Home » Uncategorized » Jeremiah and the Tragic Wife of the Prophet Job?

Jeremiah and the Tragic Wife of the Prophet Job?

 

An AMAIC Adaptation of:

Jeremiah Interpreted: A Rabbinic Analysis of the Prophet

 Bryna Jocheved Levy

Women’s Institute for Torah Studies, Jerusalem

….

Womb to Tomb

 

The Rabbis began the Pesikta passage with a comparison between Job and Jeremiah. Both bewailed their birth[1] as a result of the unbearable pain life forced them to endure. But, whereas Job is generally viewed as the epitome of suffering, the portrait of Jeremiah’s pathos presented in this midrash is perhaps even more painful. Job’s suffering is personal, and despite his protestations, he endures and is granted a second life. Jeremiah, in contrast, is unconsoled, and bewails the suffering which he is forced to unwillingly inflict upon those closest to him.

 

The textual springboard for the Pesikta is Jer 20:14-18, wherein Jeremiah fulminates about his ineluctable fate, using words unmatched in their harshness:

 

Accursed be the day that I was born! Let not the day be blessed when my mother bore me! Accursed be the man who brought my father the news and said, “A boy is born to you,” and gave him such joy! Let that man become like the cities which the Lord overthrew without relenting! Let him hear shrieks in the morning and battle shouts at noontide! Because he did not kill me before birth, so that my mother might be my grave, and her womb big [with me] for all time. Why did I ever issue from the womb to see misery and woe, to spend all my days in shame[2]?

 

This image conflates the death wish with the healing and comfort offered by the mother’s womb[3]. Such imagery is described by Freud as follows:

 

To some people the idea of being buried alive by mistake is the most uncanny thing of all. And yet psycho-analysis has taught us that this terrifying phantasy is only a transformation of another phantasy which had originally nothing terrifying about it at all, but was qualified by a certain lasciviousness — the phantasy, I mean, of intra-uterine existence[4].

 

The womb/tomb metaphor accentuates the analogy with Job, with which the midrash began. Job, too, speaks of returning to the womb when he is clearly talking about death: “He said, ‘Naked came I out of my mother’s womb, and naked shall I return there; the Lord has given, and the Lord has taken away; blessed be the name of the Lord’.” (Job 1:21)[5]. The irony in Jeremiah’s use of this metaphor, is, of course, that God has informed him that he has already been singled out for his mission in utero. Even staying in the womb will not save him from his excruciating destiny as the prophet of doom[6].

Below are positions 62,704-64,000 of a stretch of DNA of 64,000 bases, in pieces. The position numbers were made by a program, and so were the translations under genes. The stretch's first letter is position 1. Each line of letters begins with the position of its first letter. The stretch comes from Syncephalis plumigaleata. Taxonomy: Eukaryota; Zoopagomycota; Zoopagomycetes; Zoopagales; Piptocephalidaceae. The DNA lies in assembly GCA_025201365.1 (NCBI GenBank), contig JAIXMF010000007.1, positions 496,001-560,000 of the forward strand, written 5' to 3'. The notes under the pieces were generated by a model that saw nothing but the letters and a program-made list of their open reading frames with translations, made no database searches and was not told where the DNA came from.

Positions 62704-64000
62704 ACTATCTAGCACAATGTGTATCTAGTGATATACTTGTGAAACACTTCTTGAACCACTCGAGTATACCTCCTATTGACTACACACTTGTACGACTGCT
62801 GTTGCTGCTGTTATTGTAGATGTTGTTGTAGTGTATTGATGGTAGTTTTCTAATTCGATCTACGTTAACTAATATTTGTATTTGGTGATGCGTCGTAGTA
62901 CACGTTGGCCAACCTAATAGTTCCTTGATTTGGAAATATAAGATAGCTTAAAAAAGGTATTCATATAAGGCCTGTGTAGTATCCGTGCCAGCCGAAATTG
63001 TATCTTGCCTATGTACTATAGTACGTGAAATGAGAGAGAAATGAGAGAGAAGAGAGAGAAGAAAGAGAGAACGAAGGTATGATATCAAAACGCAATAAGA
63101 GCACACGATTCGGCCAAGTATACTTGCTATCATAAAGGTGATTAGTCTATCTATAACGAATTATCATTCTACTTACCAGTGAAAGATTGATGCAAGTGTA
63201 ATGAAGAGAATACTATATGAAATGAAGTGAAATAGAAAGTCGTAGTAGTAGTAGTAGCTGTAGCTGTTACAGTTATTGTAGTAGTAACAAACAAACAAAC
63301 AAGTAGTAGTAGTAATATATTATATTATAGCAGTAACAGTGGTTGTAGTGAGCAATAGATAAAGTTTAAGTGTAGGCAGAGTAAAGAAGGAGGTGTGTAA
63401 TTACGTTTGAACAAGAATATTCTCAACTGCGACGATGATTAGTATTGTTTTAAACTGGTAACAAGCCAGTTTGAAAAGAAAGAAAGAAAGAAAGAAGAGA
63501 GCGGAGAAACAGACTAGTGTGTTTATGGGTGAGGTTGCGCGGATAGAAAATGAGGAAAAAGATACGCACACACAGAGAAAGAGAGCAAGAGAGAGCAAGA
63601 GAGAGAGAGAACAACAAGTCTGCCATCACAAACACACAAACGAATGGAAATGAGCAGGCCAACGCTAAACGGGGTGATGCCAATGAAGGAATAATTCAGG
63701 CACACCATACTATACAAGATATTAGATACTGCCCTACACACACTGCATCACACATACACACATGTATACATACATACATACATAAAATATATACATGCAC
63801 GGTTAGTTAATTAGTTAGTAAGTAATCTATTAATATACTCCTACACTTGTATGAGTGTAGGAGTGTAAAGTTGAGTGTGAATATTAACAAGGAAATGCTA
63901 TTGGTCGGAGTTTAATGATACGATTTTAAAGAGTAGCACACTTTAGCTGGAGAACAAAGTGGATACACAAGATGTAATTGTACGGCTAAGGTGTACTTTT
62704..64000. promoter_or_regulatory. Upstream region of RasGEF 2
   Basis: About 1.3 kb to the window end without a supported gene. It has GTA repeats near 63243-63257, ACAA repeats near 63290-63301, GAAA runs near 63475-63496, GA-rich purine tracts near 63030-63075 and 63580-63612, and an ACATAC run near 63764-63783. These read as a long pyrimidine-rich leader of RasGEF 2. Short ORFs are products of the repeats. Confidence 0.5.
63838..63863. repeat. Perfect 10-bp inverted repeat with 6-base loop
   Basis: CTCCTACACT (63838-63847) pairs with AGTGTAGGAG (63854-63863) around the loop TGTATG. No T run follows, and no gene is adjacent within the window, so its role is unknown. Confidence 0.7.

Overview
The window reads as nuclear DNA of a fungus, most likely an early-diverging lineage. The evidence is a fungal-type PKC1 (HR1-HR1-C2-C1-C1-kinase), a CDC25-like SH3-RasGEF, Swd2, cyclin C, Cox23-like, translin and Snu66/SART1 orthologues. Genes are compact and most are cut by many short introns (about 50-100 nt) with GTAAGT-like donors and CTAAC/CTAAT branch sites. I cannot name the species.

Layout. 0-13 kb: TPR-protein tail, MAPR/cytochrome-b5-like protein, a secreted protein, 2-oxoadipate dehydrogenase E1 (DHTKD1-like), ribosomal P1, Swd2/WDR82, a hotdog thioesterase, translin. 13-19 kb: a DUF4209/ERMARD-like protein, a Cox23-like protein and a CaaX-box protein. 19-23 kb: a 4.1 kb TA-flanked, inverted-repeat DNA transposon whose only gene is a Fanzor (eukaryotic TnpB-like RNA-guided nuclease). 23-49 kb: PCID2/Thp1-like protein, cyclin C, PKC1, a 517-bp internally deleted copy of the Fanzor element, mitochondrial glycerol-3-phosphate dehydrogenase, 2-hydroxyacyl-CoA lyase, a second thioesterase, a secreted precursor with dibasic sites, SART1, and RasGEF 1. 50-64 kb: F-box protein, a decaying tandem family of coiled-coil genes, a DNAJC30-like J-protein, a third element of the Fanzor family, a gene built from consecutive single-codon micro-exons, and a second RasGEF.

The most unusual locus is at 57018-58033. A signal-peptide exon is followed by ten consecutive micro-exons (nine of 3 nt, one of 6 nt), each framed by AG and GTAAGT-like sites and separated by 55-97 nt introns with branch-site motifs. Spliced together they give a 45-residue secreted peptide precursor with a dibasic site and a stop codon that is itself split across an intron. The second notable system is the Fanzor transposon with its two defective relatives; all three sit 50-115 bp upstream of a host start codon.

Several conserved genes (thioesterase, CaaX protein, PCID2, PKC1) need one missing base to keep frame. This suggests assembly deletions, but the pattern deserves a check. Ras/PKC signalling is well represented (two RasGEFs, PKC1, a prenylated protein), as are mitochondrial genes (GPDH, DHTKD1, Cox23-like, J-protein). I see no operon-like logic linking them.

After the Storm, A Search for Comfort

 

The preceding midrashic homilies depict Jeremiah’s relationship with his city and people in the early stage of his career – when he labored at upbraiding the nation and warning them of the fate that awaited if they would not mend their evil ways. In Pesikta Rabbati 26:9, the character of Imma Zion[7] appears once again, this time after her tragic fall. Jeremiah is now older and sated with tragedy; he finds no comfort in the fact that his predictions of disaster have come to pass. And so, his relationship with Mother Zion is different in this scene.

 

Jeremiah said, As I ascended the mountain to Jerusalem, I looked up and saw a woman sitting alone on the mountain top, wearing black garments, her hair disheveled, screaming, imploring someone to comfort her. I, too, screamed and asked: ‘Who will comfort me?’ I approached her and spoke to her. I said, ‘If you are a woman – speak to me; if you are a spirit – be off with you.’ She answered, ‘Don’t you recognize me? I am the woman who had seven children. Their father disappeared, and before I was able to cry over him, I was told that my house collapsed and killed my seven sons. I do not know for whom to mourn and tear out my hair.’” I responded, ‘You are no worse than Mother Zion who was reduced to grazing land for the beasts of the field.’ She said, ‘I am your Mother Zion; I am the mother of seven, as it says: “She who bore seven is forlorn” (Jer 15:9). [Pesikta Rabbati 26:9].